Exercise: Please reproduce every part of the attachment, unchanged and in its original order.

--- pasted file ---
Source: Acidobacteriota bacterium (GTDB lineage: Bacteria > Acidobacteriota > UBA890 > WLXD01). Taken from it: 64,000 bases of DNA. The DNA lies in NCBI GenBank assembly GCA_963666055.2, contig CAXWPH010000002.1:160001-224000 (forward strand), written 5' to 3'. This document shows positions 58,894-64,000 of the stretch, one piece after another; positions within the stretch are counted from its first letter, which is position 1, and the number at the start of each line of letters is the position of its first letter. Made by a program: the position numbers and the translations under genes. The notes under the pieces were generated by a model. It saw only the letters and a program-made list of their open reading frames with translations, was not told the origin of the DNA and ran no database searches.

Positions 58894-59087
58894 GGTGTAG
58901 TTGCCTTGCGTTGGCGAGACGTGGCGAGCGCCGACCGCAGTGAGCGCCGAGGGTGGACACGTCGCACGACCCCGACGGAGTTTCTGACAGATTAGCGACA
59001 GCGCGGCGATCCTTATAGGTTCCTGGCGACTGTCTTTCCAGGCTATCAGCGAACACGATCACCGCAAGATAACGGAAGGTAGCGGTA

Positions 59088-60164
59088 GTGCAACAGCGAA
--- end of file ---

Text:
Source: Acidobacteriota bacterium (GTDB lineage: Bacteria > Acidobacteriota > UBA890 > WLXD01). Taken from it: 64,000 bases of DNA. The DNA lies in NCBI GenBank assembly GCA_963666055.2, contig CAXWPH010000002.1:160001-224000 (forward strand), written 5' to 3'. This document shows positions 58,894-64,000 of the stretch, one piece after another; positions within the stretch are counted from its first letter, which is position 1, and the number at the start of each line of letters is the position of its first letter. Made by a program: the position numbers and the translations under genes. The notes under the pieces were generated by a model. It saw only the letters and a program-made list of their open reading frames with translations, was not told the origin of the DNA and ran no database searches.

Positions 58894-59087
58894 GGTGTAG
58901 TTGCCTTGCGTTGGCGAGACGTGGCGAGCGCCGACCGCAGTGAGCGCCGAGGGTGGACACGTCGCACGACCCCGACGGAGTTTCTGACAGATTAGCGACA
59001 GCGCGGCGATCCTTATAGGTTCCTGGCGACTGTCTTTCCAGGCTATCAGCGAACACGATCACCGCAAGATAACGGAAGGTAGCGGTA

Positions 59088-60164
59088 GTGCAACAGCGAA